1. Credulous Skeptic
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    Credulous Skeptic Member

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    The misuse of the word 'impact'

    Discussion in 'The Lounge' started by Credulous Skeptic, Apr 6, 2009.

    Craters impact the earth, baseball bats impact skulls, but advertising doesn't impact anyone.

    Thank you for your time.
     
  2. marina
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    marina Contributing Member Contributor

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    lol... well it can influence someone to buy something, so I would say it does impact a potential buyer. Multiple meanings and such...
     
  3. LordKyleOfEarth
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    LordKyleOfEarth Contributing Member Contributor

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    All these things WILL kill you however...
     
  4. Credulous Skeptic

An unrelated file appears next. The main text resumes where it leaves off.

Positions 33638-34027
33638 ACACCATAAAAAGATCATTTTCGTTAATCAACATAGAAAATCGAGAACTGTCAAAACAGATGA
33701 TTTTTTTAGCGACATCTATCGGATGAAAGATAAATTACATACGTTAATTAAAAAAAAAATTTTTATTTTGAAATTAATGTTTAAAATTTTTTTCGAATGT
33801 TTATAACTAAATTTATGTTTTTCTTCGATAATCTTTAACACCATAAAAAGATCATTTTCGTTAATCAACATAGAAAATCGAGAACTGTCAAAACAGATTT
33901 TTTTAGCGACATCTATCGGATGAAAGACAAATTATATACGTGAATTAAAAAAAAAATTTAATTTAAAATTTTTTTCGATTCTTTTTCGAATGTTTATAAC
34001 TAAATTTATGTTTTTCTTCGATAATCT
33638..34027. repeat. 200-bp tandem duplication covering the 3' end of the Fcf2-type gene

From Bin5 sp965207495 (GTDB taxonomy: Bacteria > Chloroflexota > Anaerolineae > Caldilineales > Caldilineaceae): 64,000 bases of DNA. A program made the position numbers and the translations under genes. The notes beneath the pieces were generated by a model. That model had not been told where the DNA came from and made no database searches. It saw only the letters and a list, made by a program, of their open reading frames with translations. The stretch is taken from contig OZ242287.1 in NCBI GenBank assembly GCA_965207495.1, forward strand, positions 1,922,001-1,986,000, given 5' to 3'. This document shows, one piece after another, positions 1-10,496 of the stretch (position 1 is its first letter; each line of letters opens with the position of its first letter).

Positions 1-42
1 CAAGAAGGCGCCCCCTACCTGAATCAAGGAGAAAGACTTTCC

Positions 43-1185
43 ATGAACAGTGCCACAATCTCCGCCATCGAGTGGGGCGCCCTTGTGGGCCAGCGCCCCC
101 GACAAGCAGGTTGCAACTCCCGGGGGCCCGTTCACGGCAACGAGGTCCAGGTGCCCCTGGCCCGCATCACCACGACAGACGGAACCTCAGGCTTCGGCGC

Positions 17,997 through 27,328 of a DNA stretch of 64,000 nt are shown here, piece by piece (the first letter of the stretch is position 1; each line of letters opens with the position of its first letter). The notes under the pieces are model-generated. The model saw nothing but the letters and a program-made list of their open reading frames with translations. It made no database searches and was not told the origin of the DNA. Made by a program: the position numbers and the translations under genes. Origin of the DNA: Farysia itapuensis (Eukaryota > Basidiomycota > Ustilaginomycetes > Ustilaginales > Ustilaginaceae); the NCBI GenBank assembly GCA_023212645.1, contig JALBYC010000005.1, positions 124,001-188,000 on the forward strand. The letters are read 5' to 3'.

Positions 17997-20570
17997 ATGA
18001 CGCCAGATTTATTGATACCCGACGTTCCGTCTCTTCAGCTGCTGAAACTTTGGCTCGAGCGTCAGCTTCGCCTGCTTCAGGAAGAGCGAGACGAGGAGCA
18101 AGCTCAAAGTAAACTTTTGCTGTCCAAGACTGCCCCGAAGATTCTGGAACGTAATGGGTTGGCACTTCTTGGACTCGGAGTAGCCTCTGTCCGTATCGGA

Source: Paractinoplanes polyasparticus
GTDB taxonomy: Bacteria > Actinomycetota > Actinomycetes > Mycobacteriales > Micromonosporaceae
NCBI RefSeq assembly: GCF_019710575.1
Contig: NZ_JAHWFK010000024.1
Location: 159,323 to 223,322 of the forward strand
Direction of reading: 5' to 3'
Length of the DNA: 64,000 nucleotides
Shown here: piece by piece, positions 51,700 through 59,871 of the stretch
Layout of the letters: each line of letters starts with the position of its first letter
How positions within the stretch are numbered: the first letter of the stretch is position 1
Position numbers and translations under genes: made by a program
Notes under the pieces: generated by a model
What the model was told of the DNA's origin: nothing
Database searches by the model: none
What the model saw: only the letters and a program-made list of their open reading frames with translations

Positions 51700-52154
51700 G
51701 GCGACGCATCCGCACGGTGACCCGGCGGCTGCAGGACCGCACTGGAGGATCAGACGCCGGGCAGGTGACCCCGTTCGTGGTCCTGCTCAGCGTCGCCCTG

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    Credulous Skeptic Member

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    Good, good, good. I was afraid you would defend the impactful dialogue of your favorite books, but instead at least one of you argued in my favor, and all of you made me happy. I like this place.

    But I stand firm in saying that 'influence' and 'impact' shall never be synonyms in my writings.
     
  5. lynneandlynn
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    lynneandlynn Contributing Member

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    o_O interesting.

    Impact...I think of something painful like a car wreck.
    Advertisers influence, I'd agree. They don't impact us, they influence us.

    Again, interesting point.
    ~Lynn
     
  6. Dalouise
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    Dalouise Contributing Member

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    I would not link "impact" to "influence". I would however link "impact" to "affect" in certain contexts. ;)
     
  7. lynneandlynn
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    lynneandlynn Contributing Member

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    I can sort of see impact as affect... at the same time, though, wouldn't it just be easier to say affect?
     
  8. Xeno
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    Xeno Mad and Bitey Contributor

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    Well I would say that 'Impact' would be used as an exaggerated form of 'Affect'.
     
  9. othman
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    othman Member